My J bass now has two stacked J pickups and is totally silent whatever balance I use, but previous incarnations were quite buzzy and did stuff lke pick up police radio and local taxis (pre mobile phones!!)

If its REALLY noisy you might have some other electrical fault - eg it's accidently wired up back to front so that the earth (strings etc) are accidently connected to the amps input and vice versa.

It's a standard jazz pickup as far as I'm aware. I used to have this wired as a stack-knob - ie two stacked pots for each pick up, and this didn't give me any problems. Here's a photo...

 

PJ wiring.jpg

Edited by Grassie
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I can't quite see what is wired to what, but it looks like your J pickup may be connected back to front.  Ie the black and white wires are going to the wrong holes in the little terminal block.  That would cause noise to add and signals to cancel.

Try swapping the wires around (no guarantees).

If you really want to do it properly, then a) get a stacked coil J pickup,  b) twist the pcikup wires together  and keep them as short as possible (better still, use co-ax cable from the pickups to the control cavity) c) use screening foil or conducting paint inside the pickup cavities and the control cavity and make sure the surface of the cavities is connected to the bridge / pickup / jack-socket grounds.

A lot of people swear by copper foil for screening, but if you look inside a quality factory made bass (certainly, both my Wal and Warwick) you will find they are use conductive paint.  My project J-bass has painted cavities and has been totally silent, even with standard J-Bass wiring (as you have) since I got the stacked pickups.  The problem is, you NEED the pickups to pickup magnetic fields otherwise they can't see the strings, but really don't want them to pickup anything BUT the strings .. screening the cavities can only do so much as there is always a dirty great hole in the front of the pickup cavity!!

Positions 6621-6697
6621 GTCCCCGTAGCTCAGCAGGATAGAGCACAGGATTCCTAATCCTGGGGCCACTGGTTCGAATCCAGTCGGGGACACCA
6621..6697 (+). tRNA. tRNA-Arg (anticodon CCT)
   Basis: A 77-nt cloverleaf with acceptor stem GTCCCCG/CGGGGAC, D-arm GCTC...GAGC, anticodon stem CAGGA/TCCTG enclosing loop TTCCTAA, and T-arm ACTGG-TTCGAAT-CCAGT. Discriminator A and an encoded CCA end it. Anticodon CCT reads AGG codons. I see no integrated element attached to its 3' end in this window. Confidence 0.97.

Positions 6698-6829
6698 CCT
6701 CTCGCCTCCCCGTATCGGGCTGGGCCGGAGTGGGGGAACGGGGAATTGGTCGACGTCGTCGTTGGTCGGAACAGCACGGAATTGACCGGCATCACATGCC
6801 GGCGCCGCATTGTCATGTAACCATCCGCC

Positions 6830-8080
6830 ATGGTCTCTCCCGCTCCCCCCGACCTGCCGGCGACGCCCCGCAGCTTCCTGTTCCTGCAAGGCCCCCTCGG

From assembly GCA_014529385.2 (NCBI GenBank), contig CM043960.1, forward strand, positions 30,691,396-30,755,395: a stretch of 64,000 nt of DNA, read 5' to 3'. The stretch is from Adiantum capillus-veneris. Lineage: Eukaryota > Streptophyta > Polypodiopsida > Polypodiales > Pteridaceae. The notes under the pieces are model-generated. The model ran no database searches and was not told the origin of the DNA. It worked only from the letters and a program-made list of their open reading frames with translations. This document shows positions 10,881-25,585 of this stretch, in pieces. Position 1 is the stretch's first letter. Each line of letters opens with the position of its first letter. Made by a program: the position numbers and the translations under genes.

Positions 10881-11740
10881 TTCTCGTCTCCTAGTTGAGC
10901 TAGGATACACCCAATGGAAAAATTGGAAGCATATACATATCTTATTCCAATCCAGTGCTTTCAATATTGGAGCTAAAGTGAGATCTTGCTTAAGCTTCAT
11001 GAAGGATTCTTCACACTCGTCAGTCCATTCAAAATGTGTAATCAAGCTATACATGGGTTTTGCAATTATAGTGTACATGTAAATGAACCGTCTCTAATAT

If all else fails, I'm only down the road in Derby and happy to take a look for you.  You'll probably find another guitar playing electronics engineer closer, but the offer stands.

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She LIVES!!! :D

Thank you guys for the advice, tips etc. I did indeed have the J pot wired up wrong. I've also grounded the tone pot to the shielding. Result? Practically zero hum, no buzzing and a great set of tones thanks to the KiOgon wiring loom. 

I've strung her with a fresh set of Dunlop Super Brights (40-100) and will give her a good seeing to on Friday night....;)

Thanks again everyone. Basschat RULES! :D

 

20180514_190808.jpg

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11 minutes ago, rushbo said:

I have no technical advice to add to this thread, but I need to compliment you on an incredibly handsome bass. 

Thanks mate! 😊 She got her first gig last night, sounded great with the Dunlops on there, I'd forgotten how comfortable it is to play - I've been using my Sire V7 for gigs and although that too is a great sounding bass, they are a little on the heavy side. The P/J is a bit lighter but doesn't' feel insubstantial like some lighter basses. It certainly sounds heavy with the new pots. 😁